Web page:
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Professor Quack. (A Sketch From Life.)

BY ALFRED H. HAUSRATH.

Professor Quack was a man of short stature, crooked legs, round shoulders, pale face, and weak eyes, whose sight was assisted by powerful glasses, through which he peered as though he were making frantic efforts to keep awake; his hair was dark brown, and he wore it brushed back from his forehead à la pompadour. A heavy, drooping mustache bulged out from underneath his knob of a nose like a cataract.

Sleepy though he appeared to be, he was, indeed, very decidedly wide awake in matters of business. He was conductor of a band and was not too proud to take up the violin and follow his own leadership, even if he was obliged to play second fiddle. For some strange reason not distinctly known he never played first violin, but time and again led the band while playing second violin himself. This stamps him for an original conductor, for what band ever followed the sway of the second violinist’s bow?

He was also conductor of several singing societies, and these were his chosen prey. Every society gave at least one concert during the season for his benefit. Upon these occasions each member was provided with thirteen tickets, twelve to sell and one for his own personal use. He was director absolute—to wit: business manager, stage manager, general manager, etc.—on all these occasions. These societies, which, by the by, were all Männerchöre (male choruses), held their rehearsals in beer-saloons, because his Männerchöre were all drinking corps; and he found it more convenient to have the flowing liquor at their side than to have them go out around the corner, between songs, to relieve their parched palates.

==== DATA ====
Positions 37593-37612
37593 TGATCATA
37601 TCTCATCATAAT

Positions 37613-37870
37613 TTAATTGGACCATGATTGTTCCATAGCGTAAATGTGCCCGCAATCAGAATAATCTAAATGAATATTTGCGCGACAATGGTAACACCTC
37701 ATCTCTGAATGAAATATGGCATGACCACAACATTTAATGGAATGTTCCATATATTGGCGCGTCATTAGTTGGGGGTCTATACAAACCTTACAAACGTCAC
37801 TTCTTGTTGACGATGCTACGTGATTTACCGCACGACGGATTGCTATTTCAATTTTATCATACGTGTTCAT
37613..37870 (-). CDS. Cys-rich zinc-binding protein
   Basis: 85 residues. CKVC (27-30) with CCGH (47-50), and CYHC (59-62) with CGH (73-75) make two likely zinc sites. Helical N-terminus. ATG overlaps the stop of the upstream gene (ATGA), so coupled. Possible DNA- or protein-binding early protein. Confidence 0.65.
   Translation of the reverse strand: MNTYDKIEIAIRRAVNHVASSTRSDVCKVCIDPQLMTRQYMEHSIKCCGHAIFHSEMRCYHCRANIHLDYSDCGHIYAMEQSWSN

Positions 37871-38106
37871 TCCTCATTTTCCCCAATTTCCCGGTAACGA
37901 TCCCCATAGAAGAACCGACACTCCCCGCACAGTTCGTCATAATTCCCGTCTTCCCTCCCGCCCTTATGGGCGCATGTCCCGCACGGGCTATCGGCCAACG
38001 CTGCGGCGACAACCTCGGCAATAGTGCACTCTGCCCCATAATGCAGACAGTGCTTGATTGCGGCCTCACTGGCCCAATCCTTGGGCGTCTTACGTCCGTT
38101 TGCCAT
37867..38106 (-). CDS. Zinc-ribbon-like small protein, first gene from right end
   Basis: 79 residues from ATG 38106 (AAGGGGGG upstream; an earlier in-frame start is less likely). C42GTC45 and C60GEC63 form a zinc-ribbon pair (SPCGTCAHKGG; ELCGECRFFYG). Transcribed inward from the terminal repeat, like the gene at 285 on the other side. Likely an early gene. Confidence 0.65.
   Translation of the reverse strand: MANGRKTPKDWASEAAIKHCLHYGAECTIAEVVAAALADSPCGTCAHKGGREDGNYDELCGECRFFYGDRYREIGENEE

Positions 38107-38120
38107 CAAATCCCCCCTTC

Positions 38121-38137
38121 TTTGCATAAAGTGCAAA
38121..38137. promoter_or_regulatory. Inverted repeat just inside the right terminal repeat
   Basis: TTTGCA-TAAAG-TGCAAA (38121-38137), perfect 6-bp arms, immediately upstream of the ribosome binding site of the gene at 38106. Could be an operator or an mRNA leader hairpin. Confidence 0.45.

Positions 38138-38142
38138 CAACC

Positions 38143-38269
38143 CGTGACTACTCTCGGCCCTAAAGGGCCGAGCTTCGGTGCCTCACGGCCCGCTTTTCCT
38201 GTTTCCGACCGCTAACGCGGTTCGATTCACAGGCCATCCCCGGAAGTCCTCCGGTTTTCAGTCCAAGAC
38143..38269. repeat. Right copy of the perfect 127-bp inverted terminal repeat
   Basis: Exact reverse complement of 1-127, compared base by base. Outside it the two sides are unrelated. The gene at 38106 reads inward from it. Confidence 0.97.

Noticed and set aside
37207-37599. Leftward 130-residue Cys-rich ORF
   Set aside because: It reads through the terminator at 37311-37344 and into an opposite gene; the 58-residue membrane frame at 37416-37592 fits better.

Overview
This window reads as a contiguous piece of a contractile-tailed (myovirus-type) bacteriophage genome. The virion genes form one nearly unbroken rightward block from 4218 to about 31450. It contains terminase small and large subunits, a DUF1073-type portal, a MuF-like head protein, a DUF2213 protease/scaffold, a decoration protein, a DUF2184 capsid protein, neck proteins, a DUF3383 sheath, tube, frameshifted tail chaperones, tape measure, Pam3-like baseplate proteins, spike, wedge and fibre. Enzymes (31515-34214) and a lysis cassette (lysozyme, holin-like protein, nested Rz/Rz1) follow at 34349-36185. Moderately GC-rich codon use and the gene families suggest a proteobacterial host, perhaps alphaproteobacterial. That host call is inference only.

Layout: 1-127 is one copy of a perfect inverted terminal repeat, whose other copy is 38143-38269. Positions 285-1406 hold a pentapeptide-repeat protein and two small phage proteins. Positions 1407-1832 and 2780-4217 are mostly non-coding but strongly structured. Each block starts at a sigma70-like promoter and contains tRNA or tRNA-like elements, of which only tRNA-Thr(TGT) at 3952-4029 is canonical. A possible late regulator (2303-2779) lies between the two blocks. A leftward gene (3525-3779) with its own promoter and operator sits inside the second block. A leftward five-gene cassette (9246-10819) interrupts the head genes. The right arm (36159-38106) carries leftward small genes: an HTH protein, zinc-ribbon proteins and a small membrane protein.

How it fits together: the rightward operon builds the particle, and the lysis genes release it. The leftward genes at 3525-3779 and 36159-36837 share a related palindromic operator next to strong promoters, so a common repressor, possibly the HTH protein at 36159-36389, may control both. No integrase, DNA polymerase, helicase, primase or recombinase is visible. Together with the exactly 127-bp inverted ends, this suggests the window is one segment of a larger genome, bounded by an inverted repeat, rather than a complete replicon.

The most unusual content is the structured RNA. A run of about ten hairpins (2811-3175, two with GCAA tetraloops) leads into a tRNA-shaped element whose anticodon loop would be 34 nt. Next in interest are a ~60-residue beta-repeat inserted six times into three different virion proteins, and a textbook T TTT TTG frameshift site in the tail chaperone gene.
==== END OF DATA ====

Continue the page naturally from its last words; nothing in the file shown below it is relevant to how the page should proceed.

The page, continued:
Prof. Quack was to be admired for his business ability if for nothing else. He was first, last, and all the time treasurer of every society with which he had any connection. The members handed their yearly dues to him in little dribbles, equal to one-twelfth of the annual fee, monthly in advance. The professor, knowing their weakness, declared that this contribution should go toward defraying the expenses for the purchase of the vocal lubricant commonly known by the appellation of “bier”! The scheme was an excellent one, for never were meetings more regularly attended. Indeed, the faithfulness and sense of duty exhibited were marvelous, awe-inspiring. The professor knew from the start that he was the power supreme, and that his herd of donkeys would bray him unto the world’s end, so docile were they. And all this through the instrumentality of beer. Verily the way to reach their hearts was through the brewery. It is quite unnecessary to remark that they did not represent the elite of the town; in fact, they themselves boasted of their non-connection with aristocracy in the matter of birth, and also their antipathy to being inoculated with the germ of nobility. One of these societies was nicknamed by a wag from its own ranks, “The Anti-Gentlemen’s Bawling Club.” Coarse jokes and indecent language sallied forth between the measures of sweet and good music, and the muse, if ever she did come near them, must certainly have clapped her hands to her ears and sped away, terrified and abashed. Poor thing! How the crimson blush must have overspread her countenance!

The professor not only attempted to sell tickets for his concerts, but sold them; and that, too, in a town where such work was no easy task either. For this he has received the applause of even his enemies in the musical fraternity. We must admire the man who can persuade people that it is their duty to support him, when it is n’t, and actually carry his point so far as to make himself considered an indispensable member of the community. His activity was marvelous and nothing was too high for his ambition; nor was anything too low, either, provided there was money enough in it. He would have led a band of monkeys if he thought it would pay. His friends and dupes were synonymous, and they stuck to him with remarkable adhesiveness. Probably nothing could have separated them but death, and the “Fass” was the keystone of their union. All rehearsals were at an end when the “Fass” ran dry; for he who sings must drink. And why not? Did any one ever hear of a great singer that was born and bred on the desert of Sahara?

These societies flourish and will so long as beer is brewed. The professor has no scruples about teaching any instrument he has ever seen, be it string, wood, or brass. The less he knows about an instrument, the more anxious he is to teach it. His natural curiosity probably inspires this in him; and, then, one is sure to learn something by trying to teach something.